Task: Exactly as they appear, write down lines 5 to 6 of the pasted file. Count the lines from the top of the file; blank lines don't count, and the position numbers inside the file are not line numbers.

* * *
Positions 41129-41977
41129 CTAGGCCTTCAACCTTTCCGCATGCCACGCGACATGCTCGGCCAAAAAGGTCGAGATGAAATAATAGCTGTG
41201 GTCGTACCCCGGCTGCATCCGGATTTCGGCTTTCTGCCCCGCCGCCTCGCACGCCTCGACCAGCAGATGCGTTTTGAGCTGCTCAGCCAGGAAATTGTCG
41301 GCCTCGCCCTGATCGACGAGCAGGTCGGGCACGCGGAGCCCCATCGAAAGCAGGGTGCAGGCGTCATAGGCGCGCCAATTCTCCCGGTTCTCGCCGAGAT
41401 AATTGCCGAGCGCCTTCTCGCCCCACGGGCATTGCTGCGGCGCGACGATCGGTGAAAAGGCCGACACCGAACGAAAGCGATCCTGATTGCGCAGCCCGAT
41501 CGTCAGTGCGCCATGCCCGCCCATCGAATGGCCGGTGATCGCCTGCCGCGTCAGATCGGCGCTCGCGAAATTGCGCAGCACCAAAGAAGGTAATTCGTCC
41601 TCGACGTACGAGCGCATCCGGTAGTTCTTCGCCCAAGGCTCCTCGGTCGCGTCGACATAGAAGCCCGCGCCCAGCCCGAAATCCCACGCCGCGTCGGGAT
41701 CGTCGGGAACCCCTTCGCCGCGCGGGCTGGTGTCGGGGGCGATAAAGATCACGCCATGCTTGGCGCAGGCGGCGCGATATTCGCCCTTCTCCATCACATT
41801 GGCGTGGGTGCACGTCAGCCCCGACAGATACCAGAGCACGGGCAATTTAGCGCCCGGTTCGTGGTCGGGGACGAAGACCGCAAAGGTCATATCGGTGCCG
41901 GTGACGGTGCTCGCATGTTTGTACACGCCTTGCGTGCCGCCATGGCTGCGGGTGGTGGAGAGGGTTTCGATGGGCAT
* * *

41401 AATTGCCGAGCGCCTTCTCGCCCCACGGGCATTGCTGCGGCGCGACGATCGGTGAAAAGGCCGACACCGAACGAAAGCGATCCTGATTGCGCAGCCCGAT
41501 CGTCAGTGCGCCATGCCCGCCCATCGAATGGCCGGTGATCGCCTGCCGCGTCAGATCGGCGCTCGCGAAATTGCGCAGCACCAAAGAAGGTAATTCGTCC